When White dictated his one thousand word essay to his editors at Life the evening after the interview, they stated then that the ‘Camelot’ theme had been overdone. But, when he revised the piece, Kennedy objected to the changes. He wrote afterwards that his indulgence of Jackie had been a kindness to a newly-widowed former wife of the President, that his essay was a “misreading of history. The magic Camelot of John F. Kennedy never existed.” Historians have also disagreed with the description, Robert Dallek commenting that Kennedy was attempting to “lionise” her husband.

Camelot itself is of course a mythical place. The court of the fictional King Arthur, its location, even the location it is based upon, forever a mystery to scholars. ‘A castle by a river’ is a common description, but the beauty of it is that it can be anywhere. This is why it is such an effective description, it is hard to pin down what it means to be described as Camelot. It evokes visions of myth and magic. In the aftermath of a Presidential assassination, when a country is reeling and uncertain, harking back to the era of relative stability, when a President had not yet been shot as his motorcade drove through a plaza as a wonderful, magical place, would not have seemed so extraordinary.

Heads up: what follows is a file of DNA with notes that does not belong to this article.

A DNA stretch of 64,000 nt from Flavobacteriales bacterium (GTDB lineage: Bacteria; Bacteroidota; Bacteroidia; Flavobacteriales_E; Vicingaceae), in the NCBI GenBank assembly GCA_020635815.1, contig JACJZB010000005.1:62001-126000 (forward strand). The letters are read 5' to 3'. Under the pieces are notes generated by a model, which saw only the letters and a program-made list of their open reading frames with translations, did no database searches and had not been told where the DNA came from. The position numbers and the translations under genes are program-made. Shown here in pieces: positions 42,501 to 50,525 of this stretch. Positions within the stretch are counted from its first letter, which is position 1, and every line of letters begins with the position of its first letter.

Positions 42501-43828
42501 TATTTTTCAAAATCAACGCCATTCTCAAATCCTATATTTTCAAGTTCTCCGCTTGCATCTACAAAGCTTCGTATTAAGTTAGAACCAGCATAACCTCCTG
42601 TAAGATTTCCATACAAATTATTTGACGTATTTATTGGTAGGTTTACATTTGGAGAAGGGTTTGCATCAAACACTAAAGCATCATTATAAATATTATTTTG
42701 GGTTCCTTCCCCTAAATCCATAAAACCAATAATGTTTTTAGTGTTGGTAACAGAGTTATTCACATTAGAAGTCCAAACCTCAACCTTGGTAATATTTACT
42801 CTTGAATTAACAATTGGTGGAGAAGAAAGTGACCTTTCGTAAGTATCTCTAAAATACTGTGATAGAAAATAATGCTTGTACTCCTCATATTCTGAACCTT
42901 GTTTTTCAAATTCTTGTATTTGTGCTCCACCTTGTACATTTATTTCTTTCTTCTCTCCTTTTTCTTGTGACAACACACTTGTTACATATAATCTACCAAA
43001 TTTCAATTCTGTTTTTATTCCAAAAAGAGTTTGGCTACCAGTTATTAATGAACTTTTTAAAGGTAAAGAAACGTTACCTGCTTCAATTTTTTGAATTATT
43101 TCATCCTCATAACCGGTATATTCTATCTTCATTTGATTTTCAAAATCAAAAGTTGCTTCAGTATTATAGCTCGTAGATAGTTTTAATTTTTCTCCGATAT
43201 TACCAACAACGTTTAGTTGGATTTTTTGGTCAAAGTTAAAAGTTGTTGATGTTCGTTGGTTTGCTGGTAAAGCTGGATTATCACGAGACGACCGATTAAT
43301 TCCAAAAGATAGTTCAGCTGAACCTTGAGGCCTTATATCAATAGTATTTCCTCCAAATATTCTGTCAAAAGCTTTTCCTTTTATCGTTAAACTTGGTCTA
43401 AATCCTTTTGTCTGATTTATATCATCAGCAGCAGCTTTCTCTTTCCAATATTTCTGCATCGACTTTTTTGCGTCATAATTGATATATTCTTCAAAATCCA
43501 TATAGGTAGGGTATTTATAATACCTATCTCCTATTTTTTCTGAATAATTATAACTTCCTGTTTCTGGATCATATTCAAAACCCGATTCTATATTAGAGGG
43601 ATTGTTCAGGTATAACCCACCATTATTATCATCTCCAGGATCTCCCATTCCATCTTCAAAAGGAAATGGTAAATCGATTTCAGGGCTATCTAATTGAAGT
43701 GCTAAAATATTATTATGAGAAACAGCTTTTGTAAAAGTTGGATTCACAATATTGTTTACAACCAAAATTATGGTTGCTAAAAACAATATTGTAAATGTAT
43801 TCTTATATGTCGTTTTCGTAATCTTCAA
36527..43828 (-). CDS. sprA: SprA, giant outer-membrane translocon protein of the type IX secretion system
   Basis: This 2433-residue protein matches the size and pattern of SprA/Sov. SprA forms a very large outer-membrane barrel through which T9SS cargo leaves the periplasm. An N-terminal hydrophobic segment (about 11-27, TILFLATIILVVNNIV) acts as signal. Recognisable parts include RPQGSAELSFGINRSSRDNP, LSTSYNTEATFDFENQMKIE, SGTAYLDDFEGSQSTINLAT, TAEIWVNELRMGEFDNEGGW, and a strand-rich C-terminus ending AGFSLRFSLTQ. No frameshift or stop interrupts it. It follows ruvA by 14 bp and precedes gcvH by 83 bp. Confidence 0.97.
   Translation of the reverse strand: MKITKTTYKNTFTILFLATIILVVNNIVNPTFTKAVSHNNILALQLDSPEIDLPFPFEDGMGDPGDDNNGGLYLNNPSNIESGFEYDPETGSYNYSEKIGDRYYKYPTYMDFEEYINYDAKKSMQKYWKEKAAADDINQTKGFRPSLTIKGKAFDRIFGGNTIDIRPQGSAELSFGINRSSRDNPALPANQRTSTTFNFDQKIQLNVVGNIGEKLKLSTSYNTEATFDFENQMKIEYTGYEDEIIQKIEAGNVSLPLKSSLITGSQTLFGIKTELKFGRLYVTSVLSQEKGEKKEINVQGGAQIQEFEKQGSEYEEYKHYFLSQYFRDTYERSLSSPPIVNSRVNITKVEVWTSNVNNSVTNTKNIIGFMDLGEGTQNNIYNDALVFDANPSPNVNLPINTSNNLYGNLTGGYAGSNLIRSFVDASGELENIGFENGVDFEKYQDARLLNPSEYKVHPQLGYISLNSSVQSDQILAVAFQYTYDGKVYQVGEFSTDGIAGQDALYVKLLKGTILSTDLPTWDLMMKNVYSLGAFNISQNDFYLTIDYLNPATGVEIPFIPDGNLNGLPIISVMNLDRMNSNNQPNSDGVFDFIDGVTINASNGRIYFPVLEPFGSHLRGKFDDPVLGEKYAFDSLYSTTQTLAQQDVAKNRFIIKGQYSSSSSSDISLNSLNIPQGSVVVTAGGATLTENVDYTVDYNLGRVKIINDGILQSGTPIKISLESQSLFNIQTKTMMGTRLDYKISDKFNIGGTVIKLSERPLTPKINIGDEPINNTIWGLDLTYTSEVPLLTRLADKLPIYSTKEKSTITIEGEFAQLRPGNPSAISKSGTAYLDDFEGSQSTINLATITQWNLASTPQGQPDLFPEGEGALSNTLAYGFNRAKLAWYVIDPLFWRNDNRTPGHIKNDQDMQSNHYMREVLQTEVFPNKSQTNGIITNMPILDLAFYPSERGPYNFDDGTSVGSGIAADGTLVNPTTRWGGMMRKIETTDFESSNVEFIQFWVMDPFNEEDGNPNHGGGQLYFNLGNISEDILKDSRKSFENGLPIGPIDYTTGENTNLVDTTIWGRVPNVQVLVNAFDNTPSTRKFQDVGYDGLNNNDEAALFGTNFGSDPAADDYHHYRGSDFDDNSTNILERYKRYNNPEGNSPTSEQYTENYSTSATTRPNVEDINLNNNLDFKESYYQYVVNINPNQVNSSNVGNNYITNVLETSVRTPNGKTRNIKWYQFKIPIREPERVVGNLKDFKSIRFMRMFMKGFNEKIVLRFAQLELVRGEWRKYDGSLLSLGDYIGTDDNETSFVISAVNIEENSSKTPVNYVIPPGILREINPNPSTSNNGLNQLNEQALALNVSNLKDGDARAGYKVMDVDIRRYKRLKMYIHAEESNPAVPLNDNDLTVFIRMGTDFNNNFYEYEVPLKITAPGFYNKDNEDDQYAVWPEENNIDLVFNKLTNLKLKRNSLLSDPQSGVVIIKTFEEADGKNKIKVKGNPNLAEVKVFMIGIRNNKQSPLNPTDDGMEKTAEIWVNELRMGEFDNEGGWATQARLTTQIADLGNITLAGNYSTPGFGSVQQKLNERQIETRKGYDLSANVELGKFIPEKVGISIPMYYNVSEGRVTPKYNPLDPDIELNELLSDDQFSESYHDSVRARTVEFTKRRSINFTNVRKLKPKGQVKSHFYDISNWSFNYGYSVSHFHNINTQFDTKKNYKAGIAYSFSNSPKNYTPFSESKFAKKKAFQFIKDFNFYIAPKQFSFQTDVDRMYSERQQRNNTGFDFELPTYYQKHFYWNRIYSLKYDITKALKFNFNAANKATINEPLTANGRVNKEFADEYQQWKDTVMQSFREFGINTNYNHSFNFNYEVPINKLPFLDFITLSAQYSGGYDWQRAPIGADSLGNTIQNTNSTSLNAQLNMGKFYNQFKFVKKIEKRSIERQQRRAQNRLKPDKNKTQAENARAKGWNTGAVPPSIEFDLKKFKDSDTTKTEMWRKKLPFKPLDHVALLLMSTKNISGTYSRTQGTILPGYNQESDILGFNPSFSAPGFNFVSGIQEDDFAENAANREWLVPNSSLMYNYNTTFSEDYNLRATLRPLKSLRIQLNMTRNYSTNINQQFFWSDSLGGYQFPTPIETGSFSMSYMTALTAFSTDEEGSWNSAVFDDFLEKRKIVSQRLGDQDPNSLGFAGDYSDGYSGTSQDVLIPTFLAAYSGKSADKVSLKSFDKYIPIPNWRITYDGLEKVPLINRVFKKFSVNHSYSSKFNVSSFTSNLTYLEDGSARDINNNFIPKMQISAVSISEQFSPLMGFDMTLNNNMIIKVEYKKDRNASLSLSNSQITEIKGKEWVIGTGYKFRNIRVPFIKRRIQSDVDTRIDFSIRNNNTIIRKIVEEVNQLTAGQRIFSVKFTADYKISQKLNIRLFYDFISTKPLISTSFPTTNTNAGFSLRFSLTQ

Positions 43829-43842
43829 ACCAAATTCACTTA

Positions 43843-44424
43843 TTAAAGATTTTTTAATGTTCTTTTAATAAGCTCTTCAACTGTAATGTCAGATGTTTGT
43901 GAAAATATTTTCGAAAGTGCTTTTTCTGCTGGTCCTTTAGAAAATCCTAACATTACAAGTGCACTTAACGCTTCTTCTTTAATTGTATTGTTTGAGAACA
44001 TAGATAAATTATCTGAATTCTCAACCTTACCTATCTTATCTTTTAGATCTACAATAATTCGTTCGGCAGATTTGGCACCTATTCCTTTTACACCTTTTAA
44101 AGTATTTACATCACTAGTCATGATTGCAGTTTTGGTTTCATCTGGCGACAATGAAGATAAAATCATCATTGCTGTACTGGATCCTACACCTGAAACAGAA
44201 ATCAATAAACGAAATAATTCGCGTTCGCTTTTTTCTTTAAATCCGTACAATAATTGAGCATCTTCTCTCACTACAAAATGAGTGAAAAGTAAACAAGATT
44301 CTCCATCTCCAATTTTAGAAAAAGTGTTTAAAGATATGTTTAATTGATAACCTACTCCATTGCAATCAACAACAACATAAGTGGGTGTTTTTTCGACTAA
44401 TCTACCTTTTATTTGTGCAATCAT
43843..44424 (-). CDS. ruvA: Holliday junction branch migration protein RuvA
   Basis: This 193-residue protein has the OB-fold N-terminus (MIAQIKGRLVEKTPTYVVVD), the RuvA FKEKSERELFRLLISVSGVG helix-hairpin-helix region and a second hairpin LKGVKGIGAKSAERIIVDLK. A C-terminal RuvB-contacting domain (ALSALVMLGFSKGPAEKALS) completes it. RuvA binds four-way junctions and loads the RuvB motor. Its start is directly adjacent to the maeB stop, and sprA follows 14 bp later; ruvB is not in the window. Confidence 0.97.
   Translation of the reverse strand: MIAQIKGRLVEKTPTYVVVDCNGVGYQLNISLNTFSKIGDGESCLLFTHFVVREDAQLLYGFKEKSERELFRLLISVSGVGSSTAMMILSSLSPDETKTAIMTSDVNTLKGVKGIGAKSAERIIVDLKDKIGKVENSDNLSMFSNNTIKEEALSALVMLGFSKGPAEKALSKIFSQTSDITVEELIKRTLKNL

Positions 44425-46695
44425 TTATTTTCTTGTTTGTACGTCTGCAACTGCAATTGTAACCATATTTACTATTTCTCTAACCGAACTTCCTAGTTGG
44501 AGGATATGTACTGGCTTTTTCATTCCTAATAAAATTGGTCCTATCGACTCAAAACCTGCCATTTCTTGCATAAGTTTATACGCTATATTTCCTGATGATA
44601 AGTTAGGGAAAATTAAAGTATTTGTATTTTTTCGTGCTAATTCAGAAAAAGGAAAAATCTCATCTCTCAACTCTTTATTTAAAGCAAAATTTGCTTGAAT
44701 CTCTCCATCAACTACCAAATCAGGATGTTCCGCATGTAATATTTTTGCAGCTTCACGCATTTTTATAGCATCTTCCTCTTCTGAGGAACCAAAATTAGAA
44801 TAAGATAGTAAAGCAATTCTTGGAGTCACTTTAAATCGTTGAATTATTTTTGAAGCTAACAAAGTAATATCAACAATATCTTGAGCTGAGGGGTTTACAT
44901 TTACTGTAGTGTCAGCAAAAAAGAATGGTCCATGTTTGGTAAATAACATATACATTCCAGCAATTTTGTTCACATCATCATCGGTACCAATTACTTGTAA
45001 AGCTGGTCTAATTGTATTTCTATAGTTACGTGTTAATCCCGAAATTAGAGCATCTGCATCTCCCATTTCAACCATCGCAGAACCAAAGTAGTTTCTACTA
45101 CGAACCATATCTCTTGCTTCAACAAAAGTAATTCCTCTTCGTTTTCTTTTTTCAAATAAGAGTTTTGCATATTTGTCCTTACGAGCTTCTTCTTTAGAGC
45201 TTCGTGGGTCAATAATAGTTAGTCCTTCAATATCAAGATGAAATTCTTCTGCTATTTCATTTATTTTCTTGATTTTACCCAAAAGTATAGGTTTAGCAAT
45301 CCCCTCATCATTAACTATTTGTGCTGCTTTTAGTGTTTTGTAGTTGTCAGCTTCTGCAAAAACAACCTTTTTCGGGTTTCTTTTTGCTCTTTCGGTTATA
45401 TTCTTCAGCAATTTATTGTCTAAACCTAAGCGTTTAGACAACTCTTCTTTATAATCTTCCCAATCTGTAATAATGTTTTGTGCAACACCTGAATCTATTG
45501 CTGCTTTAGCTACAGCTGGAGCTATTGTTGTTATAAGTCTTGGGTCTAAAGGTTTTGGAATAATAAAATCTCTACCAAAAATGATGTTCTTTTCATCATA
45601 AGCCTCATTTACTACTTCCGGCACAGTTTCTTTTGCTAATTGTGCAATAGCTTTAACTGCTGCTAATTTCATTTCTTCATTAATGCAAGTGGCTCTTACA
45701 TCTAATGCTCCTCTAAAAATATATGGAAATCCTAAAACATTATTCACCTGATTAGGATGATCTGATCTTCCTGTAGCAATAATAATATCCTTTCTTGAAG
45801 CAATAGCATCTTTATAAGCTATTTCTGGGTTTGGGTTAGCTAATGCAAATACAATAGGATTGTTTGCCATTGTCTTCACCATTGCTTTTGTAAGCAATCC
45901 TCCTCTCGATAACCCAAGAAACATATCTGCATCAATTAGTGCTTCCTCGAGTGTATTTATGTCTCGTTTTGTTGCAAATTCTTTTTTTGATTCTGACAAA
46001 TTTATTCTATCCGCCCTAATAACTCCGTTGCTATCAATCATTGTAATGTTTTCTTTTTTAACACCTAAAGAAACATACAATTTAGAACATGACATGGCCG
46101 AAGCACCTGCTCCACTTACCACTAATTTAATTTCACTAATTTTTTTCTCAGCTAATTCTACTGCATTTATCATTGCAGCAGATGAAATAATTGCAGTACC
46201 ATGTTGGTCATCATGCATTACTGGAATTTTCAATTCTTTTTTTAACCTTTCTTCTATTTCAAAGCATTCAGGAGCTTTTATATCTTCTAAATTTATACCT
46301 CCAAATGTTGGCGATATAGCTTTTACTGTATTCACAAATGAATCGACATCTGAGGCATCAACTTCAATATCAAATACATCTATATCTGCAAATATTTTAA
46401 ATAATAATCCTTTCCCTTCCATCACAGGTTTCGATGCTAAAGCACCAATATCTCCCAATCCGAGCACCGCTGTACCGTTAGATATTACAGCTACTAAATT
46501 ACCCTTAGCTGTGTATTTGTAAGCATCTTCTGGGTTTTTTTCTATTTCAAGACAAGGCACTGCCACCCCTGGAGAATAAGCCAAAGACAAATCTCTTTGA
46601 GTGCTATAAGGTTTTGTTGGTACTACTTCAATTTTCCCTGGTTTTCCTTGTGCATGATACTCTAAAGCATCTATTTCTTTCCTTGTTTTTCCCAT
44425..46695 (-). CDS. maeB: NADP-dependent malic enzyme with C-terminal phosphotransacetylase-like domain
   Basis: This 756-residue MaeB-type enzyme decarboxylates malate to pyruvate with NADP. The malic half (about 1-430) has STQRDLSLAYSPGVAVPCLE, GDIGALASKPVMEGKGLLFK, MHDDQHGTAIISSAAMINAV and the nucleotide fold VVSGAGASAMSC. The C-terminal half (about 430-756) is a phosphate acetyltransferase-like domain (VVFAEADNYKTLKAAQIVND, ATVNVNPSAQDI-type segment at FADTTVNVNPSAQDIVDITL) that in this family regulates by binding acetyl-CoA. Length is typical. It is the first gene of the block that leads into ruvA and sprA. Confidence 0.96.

In the interview Kennedy describes how much history John read as a child. “You must think of him as this little boy, sick so much of the time, reading in bed, reading history, reading the Knights of the Round Table, reading Marlborough. For Jack, history was full of heroes.” This knowledge of history, this history of heroes, was transferred on to Jackie. In the film her character comments “I have read a lot of history. More than people think.” It is perhaps why the film uses the 1961 Tour of the White House so extensively. It shows just how interested in the history of the building Jackie Kennedy was, and into history as a whole.

She is aware of how former Presidents are remembered, or not. In another scene in the film, as her and Bobby Kennedy are riding with John’s casket to the autopsy, she asks the driver if he has heard of James Garfield, or William McKinley. He is not. They were both of course Presidents killed in office, and yet the driver does not remember them. The interview with White is a way to ensure Kennedy’s administration is remembered, and remembered positively. Bobby Kennedy’s character comments near the end of Jackie that “History is harsh.” But Jackie Kennedy overcame this harshness by plunging her husband and his memory into mythology, into a time when handsome men and beautiful women danced together and all was glorious.

White’s character, credited simply as ‘The Journalist’, comments that Kennedy’s funeral was a ‘spectacle.’ But wasn’t that the point? Jackie Kennedy was adding to the pageantry of the Kennedy myth. The film, by focusing mainly on this weeklong period, not only studies grief, but rather than being a traditional biopic – something that director Pablo Larrain is not known for – also studies Jackie Kennedy’s attempt to preserve her husband’s legacy in history, to ensure it is not ‘harsh’ but rather magical. At this, it is a masterpiece